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Teen killed classmate and uploaded ‘selfie’ with the body to Snapchat, police say

ILLUSTRATION. (Jens Büttner/picture-alliance/dpa/AP)

A Pennsylvania teenager has been accused of murdering a classmate and posing with the victim’s body for a “selfie,” according to news reports.

Authorities say 16-year-old Maxwell Marion Morton of Jeannette, Pa., fatally shot 16-year-old Ryan Mangan in the face before taking a photo with Mangan’s body and uploading it to Snapchat, a smartphone application that allows users to send images that are deleted a few seconds after they’re received, according to the Pittsburgh Tribune-Review.

Morton sent the image to a friend, who saved it on his phone before it was deleted, according to Fox News. The friend showed the photo to his mother, who turned the image over to police, according to Fox News.

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“[Police] received a copy of the photo which depicted the victim sitting in the chair with a gunshot wound to the face,” a police affidavit states, according to the Tribune-Review. “It also depicts a black male taking the ‘selfie,’ with his face facing the camera and the victim behind the actor. The photo had the name ‘Maxwell’ across the top.”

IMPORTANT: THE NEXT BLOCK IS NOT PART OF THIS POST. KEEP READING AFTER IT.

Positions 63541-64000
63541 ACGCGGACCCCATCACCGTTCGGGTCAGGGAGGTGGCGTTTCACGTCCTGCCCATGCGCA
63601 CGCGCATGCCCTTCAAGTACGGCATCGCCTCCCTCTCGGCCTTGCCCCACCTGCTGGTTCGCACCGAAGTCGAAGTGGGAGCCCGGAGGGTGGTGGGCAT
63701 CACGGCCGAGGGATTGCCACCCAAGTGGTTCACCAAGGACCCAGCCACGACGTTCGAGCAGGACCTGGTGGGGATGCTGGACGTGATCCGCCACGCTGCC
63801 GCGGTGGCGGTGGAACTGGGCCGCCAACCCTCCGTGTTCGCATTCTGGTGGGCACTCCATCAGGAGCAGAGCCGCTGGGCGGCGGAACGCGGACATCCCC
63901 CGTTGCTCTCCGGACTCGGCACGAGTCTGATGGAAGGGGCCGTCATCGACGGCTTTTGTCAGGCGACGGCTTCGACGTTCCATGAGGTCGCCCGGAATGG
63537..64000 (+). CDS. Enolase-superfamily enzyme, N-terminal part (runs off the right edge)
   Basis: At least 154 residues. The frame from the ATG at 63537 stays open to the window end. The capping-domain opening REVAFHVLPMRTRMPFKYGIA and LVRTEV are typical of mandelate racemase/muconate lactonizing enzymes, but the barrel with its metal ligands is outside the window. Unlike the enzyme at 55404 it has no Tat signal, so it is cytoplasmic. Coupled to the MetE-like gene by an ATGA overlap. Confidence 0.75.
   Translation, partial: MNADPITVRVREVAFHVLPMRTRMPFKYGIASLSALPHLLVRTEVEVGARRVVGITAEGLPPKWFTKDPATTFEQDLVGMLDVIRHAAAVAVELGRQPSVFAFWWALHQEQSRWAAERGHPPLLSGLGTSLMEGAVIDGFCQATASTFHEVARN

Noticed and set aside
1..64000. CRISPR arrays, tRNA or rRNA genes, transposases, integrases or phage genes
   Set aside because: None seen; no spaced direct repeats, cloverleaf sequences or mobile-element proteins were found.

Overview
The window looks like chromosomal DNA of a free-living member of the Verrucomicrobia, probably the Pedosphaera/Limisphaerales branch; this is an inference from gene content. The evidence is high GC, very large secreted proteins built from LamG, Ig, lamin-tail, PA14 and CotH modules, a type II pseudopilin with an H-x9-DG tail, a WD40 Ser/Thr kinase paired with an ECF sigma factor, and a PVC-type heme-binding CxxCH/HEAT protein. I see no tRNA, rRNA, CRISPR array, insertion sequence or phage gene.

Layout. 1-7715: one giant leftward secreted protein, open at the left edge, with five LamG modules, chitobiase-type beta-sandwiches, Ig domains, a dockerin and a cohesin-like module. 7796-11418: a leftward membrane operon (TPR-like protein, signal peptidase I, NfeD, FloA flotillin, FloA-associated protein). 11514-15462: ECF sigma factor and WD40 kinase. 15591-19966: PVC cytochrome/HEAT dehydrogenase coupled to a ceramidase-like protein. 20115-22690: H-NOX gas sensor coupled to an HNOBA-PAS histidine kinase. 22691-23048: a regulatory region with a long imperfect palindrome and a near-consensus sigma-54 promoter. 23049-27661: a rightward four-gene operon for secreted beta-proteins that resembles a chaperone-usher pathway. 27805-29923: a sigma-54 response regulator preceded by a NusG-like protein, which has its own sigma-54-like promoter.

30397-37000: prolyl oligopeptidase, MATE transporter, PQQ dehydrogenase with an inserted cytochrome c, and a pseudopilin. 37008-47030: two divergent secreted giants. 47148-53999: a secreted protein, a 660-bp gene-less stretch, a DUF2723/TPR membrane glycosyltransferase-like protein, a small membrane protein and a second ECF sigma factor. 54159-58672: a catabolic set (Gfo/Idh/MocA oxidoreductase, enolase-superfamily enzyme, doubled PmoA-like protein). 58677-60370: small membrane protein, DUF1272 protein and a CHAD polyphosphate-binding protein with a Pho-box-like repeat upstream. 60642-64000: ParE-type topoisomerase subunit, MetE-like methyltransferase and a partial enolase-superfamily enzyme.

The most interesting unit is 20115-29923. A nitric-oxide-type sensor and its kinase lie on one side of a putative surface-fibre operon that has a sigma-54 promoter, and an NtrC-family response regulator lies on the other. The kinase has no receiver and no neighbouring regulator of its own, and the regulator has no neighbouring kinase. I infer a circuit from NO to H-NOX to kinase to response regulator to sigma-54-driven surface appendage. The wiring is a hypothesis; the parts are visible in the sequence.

Police also say the friend received more text messages from Morton, saying: “Told you I cleaned up the shells” and “Ryan was not the last one,” according to CBS Pittsburgh.

Mangan’s body was discovered by his mother, who contacted police, according to the Pittsburgh Post-Gazette. Police found a photo of Mangan holding a semiautomatic handgun on his phone, the Post-Gazette reported.

Morton, a high school junior and a running back on the school’s football team, confessed to killing Mangan after police found a 9-millimeter handgun hidden in his home, according to the Tribune-Review. He has been charged as an adult with first-degree murder, homicide and illegal possession of a firearm, the Tribune-Review said.

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District Attorney John Peck told the Tribune-Review that during his 30-year career he’s never known of a killer who took a self-portrait with the victim.

“I’ve never seen it before,” he told the paper, “but it was a key piece of evidence that led investigators to the defendant.”

Pamela Rutledge, director of the Media Psychology Research Center and a psychology and social media instructor at Fielding Graduate University in Santa Barbara, Calif., said there is a particular reason some criminals long to showcase their crimes.

“This is really a question about criminal pathology rather than technology,” she told the Tribune-Review. “Perpetrators in need of validating their power and sense of self-importance have used all kinds of communications to ‘brag’ about criminal activities — from the local hangout to social media like Facebook.”

Roy Hall, a coach on Morton’s high school football team, told the Tribune-Review that news of the incident had come as a complete surprise.

“I’m shocked about the whole thing,” he said. “It’s hard to believe.”